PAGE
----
Council considers subsidizing municipal golf courses
Greens fees aren't covering maintenance costs, says Calgary mayor
There are some big changes in the works for Calgary’s city-run golf courses.
On Monday, council approved, in principle, scrapping the need for them to make a profit in future and even subsidizing them. Currently, courses have to be self-sufficient and turn a small profit every year.
Mayor Naheed Nenshi says the courses need some financial help as fewer people use them. Nenshi says green fees can no longer cover the cost of replacing things like irrigation systems and buildings.
"Fewer people are golfing so as a result the revenue has really declined over time," says Nenshi.
"The role of the municipal golf courses in the market tends to be for beginner golfers and people who cannot afford the green fees at private clubs and so on. So, we occupy a special place in the market and if the green fees put it out of reach of many of these people than we have to ask ourselves, why are we in this business at all."Doug Marcelle says he chooses the city-operated Shaganappi Point Golf Course for many reasons, but most importantly the low green fees.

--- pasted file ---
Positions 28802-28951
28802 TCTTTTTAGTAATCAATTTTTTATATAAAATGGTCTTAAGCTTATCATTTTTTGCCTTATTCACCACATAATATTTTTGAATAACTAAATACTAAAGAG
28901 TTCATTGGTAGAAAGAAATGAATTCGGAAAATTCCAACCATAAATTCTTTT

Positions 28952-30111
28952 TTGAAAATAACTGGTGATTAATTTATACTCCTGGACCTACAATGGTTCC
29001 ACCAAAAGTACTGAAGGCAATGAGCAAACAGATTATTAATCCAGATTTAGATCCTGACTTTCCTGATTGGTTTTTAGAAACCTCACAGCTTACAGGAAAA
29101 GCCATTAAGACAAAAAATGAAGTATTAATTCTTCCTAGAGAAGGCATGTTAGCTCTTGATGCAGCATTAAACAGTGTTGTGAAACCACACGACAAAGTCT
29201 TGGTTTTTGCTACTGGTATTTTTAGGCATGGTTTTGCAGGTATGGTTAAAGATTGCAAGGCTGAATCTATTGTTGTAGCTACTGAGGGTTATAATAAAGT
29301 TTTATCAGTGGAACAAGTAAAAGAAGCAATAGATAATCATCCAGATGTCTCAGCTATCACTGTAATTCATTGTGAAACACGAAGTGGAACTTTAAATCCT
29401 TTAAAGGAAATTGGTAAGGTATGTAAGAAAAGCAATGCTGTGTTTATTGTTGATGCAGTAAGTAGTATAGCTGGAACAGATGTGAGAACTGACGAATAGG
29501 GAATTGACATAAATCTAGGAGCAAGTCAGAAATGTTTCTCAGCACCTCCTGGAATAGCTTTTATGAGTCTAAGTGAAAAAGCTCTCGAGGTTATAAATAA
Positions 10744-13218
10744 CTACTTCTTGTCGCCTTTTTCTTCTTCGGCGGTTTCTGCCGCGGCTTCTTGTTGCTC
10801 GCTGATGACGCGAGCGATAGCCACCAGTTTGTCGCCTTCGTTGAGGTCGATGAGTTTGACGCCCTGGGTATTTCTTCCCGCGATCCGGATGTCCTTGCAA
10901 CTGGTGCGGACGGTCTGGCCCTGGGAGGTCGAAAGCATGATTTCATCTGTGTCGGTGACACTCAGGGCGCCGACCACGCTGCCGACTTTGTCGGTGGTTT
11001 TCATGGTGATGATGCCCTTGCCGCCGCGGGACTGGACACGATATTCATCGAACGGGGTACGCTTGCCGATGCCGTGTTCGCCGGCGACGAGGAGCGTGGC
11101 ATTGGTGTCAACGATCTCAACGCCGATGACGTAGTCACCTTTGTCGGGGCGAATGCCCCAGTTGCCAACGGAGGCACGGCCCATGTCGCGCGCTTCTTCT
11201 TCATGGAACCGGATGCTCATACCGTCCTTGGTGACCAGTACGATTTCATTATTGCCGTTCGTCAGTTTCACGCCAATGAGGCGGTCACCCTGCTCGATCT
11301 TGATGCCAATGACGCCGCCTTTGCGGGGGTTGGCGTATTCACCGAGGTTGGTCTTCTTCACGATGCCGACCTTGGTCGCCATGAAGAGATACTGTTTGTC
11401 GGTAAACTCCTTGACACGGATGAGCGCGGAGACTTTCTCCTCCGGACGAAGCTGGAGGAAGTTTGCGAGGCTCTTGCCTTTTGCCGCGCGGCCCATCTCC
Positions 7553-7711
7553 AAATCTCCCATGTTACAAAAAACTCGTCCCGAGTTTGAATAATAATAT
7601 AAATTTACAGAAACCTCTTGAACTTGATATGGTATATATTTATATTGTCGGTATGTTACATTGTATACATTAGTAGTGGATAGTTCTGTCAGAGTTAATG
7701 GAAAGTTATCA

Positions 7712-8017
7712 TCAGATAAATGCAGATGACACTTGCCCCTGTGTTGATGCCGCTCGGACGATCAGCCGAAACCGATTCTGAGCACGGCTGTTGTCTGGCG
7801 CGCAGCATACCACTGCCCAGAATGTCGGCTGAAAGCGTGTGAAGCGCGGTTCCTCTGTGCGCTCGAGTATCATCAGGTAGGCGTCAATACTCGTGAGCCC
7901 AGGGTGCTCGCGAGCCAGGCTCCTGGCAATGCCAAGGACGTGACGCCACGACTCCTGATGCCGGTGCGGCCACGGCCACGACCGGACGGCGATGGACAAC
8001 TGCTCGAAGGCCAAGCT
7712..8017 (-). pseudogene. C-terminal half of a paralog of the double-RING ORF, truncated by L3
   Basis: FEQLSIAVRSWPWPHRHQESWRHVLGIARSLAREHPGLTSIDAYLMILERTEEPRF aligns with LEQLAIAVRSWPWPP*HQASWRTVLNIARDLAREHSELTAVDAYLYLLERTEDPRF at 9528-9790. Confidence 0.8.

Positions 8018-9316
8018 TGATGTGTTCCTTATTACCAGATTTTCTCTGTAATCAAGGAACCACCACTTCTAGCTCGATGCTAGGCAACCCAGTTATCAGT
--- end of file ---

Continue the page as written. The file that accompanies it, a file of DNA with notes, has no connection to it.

"It’s a great course for seniors, and the younger kids come out. They have good rates for them and it allows them to play. If you get too high, you’re going to see it fall off," says Marcelle.
Meanwhile, Alberta Golf’s Brent Ellenton says he’s surprised that there is a declining number of participants at the city-owned greens.
"The courses we talk to, they're talking about higher participation rates and the fact there was no downtime for weather delays, etc."
The decision on profits was approved, pending budget discussions in November.
Nenshi says council will also look at its golf course fee structure next year but doesn't want to price people out.